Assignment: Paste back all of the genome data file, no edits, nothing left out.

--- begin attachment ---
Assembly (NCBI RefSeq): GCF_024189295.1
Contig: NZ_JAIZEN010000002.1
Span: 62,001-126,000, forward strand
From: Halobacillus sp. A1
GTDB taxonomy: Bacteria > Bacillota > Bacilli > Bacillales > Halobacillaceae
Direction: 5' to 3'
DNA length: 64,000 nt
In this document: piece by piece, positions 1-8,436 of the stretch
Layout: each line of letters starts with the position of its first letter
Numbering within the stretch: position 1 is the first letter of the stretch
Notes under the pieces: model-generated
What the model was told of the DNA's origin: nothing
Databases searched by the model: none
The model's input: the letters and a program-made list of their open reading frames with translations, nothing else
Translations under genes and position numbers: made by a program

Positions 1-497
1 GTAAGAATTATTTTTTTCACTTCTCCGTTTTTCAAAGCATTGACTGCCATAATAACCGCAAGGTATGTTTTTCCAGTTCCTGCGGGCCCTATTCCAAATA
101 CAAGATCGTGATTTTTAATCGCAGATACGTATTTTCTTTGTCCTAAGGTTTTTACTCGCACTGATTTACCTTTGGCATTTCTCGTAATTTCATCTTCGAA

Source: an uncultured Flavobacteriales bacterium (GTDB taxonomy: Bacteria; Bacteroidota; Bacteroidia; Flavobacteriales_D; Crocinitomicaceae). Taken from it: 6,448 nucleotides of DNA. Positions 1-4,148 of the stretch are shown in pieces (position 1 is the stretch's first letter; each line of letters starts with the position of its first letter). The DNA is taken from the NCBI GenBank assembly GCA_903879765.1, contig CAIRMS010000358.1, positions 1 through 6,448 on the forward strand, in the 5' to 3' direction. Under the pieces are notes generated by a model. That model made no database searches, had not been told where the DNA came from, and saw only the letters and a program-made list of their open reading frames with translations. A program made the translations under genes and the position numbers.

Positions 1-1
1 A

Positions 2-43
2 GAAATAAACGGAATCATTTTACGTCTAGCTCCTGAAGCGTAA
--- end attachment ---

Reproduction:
Assembly (NCBI RefSeq): GCF_024189295.1
Contig: NZ_JAIZEN010000002.1
Span: 62,001-126,000, forward strand
From: Halobacillus sp. A1
GTDB taxonomy: Bacteria > Bacillota > Bacilli > Bacillales > Halobacillaceae
Direction: 5' to 3'
DNA length: 64,000 nt
In this document: piece by piece, positions 1-8,436 of the stretch
Layout: each line of letters starts with the position of its first letter
Numbering within the stretch: position 1 is the first letter of the stretch
Notes under the pieces: model-generated
What the model was told of the DNA's origin: nothing
Databases searched by the model: none
The model's input: the letters and a program-made list of their open reading frames with translations, nothing else
Translations under genes and position numbers: made by a program

Positions 1-497
1 GTAAGAATTATTTTTTTCACTTCTCCGTTTTTCAAAGCATTGACTGCCATAATAACCGCAAGGTATGTTTTTCCAGTTCCTGCGGGCCCTATTCCAAATA
101 CAAGATCGTGATTTTTAATCGCAGATACGTATTTTCTTTGTCCTAAGGTTTTTACTCGCACTGATTTACCTTTGGCATTTCTCGTAATTTCATCTTCGAA

Source: an uncultured Flavobacteriales bacterium (GTDB taxonomy: Bacteria; Bacteroidota; Bacteroidia; Flavobacteriales_D; Crocinitomicaceae). Taken from it: 6,448 nucleotides of DNA. Positions 1-4,148 of the stretch are shown in pieces (position 1 is the stretch's first letter; each line of letters starts with the position of its first letter). The DNA is taken from the NCBI GenBank assembly GCA_903879765.1, contig CAIRMS010000358.1, positions 1 through 6,448 on the forward strand, in the 5' to 3' direction. Under the pieces are notes generated by a model. That model made no database searches, had not been told where the DNA came from, and saw only the letters and a program-made list of their open reading frames with translations. A program made the translations under genes and the position numbers.

Positions 1-1
1 A

Positions 2-43
2 GAAATAAACGGAATCATTTTACGTCTAGCTCCTGAAGCGTAA